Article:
Citroen SpaceTourer has room for everything but thrills
Citroën comfort but a van-like drive
Some weeks, when I'm driving one of today's smarter-looking cars, I wish I had its equivalent predecessor when I was young and carefree - rather than having to impose on the cousins or coax our Wanderly Wagon Morris Minor to get to dances.
Apart from more comfortable travelling arrangements, there would have been other upsides in having something a bit more glamorous, I'm sure.
I can't, by any stretch of the imagination, describe the Citroën SpaceTourer as one of the most 'desirable' cars I've driven.
But it still got me thinking about how handy the likes of it would have been for a crowd of us heading off to the Roseland, Moate, or other Ballrooms of Romance.
Tastes and trends have changed massively in the intervening years, of course.
I do know that today there are lots of people looking for cars with more space - for a variety of reasons.
There is serious demand for seven-seaters from families but I'm not sure that many would opt for the eight-seater I had on test (there is also one with nine) because this large MPV is a different sort of buy; families often want seven seats for the occasional use of the third row and the extra luggage capacity when not in use.
But an eight/nine seater of SpaceTourer dimensions is more attuned to extra-large families (obviously) and those who can merge business and/or family requirements. One thing is for sure: they will not be short of space.
Based on a version of the C4 Picasso/Grand Picasso platform, it is one large people/cargo mover. It may not be the most thrilling car you'll ever drive, but I think I can guarantee no one will be elbowing you in the ribs for room either.
Yet I could not understand how, despite all the room elsewhere, they didn't manage to carve out a simple little resting ledge for my left/clutch foot. I know that sounds trifling but it can be mighty uncomfortable over a 200km trip.
While I'm complaining, I might as well also mention there was a fair bit of road and tyre noise - though that is something you've got to expect on vehicles of this size and stature.
Neither was it supple and forgiving over those suburban ripple roads of concrete. And by golly, you really need to be careful when parking it.
Parking spaces are tight at the best of times; many seem to cater for Morris Minor dimensions rather than those of today's average car - but with this, I just about squeezed into a couple of spots.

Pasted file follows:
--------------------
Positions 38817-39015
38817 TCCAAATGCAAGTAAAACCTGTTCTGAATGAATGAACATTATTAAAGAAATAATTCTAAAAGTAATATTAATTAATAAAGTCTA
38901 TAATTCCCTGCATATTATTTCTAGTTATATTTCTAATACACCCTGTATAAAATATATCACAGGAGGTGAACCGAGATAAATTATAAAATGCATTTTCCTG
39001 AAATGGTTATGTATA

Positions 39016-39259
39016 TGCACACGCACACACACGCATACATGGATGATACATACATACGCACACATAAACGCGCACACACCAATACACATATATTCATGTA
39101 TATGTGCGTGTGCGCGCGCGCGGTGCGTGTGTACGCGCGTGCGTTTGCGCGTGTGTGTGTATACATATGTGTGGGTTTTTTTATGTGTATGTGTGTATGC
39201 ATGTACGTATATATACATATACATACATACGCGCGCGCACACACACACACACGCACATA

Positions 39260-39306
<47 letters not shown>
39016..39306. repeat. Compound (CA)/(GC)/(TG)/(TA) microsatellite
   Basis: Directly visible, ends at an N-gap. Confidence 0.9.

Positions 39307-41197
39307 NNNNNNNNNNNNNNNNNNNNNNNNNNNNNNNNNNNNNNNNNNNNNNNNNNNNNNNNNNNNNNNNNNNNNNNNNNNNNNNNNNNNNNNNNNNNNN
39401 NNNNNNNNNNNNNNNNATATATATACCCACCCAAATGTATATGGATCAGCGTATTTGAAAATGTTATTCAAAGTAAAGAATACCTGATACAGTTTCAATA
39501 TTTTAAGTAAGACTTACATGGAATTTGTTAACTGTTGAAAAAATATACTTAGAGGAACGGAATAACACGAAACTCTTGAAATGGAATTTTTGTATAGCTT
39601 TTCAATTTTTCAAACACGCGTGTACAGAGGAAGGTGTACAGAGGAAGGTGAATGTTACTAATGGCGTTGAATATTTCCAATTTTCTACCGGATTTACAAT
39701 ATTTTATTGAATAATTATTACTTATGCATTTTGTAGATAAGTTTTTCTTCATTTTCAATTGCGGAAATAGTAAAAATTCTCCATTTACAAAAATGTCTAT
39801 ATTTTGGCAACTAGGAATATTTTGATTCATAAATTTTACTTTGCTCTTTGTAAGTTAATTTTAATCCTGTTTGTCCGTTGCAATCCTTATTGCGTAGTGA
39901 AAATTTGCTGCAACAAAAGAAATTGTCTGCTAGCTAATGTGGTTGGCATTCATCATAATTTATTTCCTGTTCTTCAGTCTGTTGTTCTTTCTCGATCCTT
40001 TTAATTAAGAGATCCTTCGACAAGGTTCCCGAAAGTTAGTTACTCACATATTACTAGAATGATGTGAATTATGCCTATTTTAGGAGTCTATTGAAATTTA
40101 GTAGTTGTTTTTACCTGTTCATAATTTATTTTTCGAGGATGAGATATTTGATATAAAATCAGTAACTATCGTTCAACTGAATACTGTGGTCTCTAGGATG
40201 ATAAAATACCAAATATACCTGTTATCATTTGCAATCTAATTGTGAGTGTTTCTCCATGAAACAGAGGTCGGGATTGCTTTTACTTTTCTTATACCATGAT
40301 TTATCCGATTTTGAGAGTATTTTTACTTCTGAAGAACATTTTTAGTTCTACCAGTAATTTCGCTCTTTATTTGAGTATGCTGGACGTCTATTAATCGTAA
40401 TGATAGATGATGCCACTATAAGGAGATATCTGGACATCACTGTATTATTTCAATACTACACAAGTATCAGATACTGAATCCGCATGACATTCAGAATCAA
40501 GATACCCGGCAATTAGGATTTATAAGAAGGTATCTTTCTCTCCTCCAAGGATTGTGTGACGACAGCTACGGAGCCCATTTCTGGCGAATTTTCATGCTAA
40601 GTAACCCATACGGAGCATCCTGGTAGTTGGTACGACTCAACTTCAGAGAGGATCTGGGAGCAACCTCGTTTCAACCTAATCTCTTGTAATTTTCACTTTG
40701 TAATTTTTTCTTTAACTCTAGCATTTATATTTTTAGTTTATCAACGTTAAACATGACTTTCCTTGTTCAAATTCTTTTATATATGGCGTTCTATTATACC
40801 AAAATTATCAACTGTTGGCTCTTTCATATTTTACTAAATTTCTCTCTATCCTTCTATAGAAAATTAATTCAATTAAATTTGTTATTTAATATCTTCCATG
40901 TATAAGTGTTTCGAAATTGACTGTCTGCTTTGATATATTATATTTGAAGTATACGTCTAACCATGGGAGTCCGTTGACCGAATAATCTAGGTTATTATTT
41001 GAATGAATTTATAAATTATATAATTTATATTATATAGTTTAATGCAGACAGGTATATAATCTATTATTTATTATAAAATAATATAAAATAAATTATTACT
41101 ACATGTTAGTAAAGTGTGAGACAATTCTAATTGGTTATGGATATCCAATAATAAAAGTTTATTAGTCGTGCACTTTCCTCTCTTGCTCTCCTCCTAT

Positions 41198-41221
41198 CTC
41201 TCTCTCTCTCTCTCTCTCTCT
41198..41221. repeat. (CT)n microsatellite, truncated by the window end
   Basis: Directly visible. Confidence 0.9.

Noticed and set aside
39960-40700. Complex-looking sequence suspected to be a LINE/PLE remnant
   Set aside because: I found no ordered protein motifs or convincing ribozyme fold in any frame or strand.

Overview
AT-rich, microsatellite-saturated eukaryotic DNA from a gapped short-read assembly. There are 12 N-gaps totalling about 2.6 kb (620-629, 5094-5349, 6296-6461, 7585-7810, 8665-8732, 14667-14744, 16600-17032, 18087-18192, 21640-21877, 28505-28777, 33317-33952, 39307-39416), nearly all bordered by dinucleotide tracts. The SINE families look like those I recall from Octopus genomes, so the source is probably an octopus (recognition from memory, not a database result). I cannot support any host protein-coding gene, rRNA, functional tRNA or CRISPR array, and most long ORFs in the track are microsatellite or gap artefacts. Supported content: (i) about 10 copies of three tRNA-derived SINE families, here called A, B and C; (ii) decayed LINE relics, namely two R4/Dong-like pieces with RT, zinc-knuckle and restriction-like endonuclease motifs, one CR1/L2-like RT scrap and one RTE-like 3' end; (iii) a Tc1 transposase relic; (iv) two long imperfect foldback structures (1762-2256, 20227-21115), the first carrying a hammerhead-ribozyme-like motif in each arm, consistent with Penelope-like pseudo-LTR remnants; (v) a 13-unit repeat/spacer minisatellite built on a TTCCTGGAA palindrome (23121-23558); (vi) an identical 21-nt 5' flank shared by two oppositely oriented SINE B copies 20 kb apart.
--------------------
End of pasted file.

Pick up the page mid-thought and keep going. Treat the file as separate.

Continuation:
By and large, however, I could see it being a smart, general-use, multi-purpose motor - and comfortable into the bargain, with seats I regarded as excellent.
Its major brownie points come with what it offers on the inside. The second and third rows split, tilt or fold 1/3-2/3 or slide to give you more leg or luggage room (there isn't that much 'boot' space with all three rows in use). Excellent pliability and easy to do, I found. And you can take them out altogether, if you wish. It wasn't a big deal to do so, though I mostly left the third row flat.
Importantly for the extra-large families I mentioned, there are three ISOFIX mounting points across the second and third rows. That can be a deal maker or breaker for parents but, maybe, not so much for the person who buys it to mix family and business use.
I could see how someone would find it entirely practical to have some of the second and all the third row flattened so they could carry stuff while retaining the flexibility to convey a few passengers as well.
The 115bhp diesel engine plugged away no bother - though, of necessity, I kept the 6spd manual transmission in fifth a lot of the time. I was comfortable and had good visibility.
The idea of side-sliding doors is a big selling point as the space required for passengers/luggage loading and unloading is kept to a minimum - a huge plus in urban areas.
Taken all in all, the SpaceTourer is a big advance (Peugeot and Toyota have new sister versions, too). It works hard at being more car-like and is certainly well equipped and 'connected' (a 7in tablet controls media, phone and navigation functions in a nicely-designed dashboard).
While its flexibility is a big attraction, it is might just be too large for many, who would love the space but not the bulk. You could see it being a good combination, though, for a small enterprise, local taxi, hotel shuttle as well as those extra-large families. And yes, of course, it would also be a great old machine to ferry a group down memory lane to a ballroom of romance somewhere.
Facts & figures
Citroën SpaceTourer large people carrier, XS FEEL trim, 115bhp diesel, 6spd, 133g/km, €280 road tax, claimed 5.1l/100km (55.3mpg). Price from €38,300.
Spec included: cruise control with speed limiter, dual-zone air con, 7ins colour touchscreen with eMyWay satnav, dual sliding doors, front electric windows, electric adjustable/foldable mirrors, spare wheel, RDS/DAB digital radio with MirrorLink, reversing camera, parking sensors, rain/dusk sensors.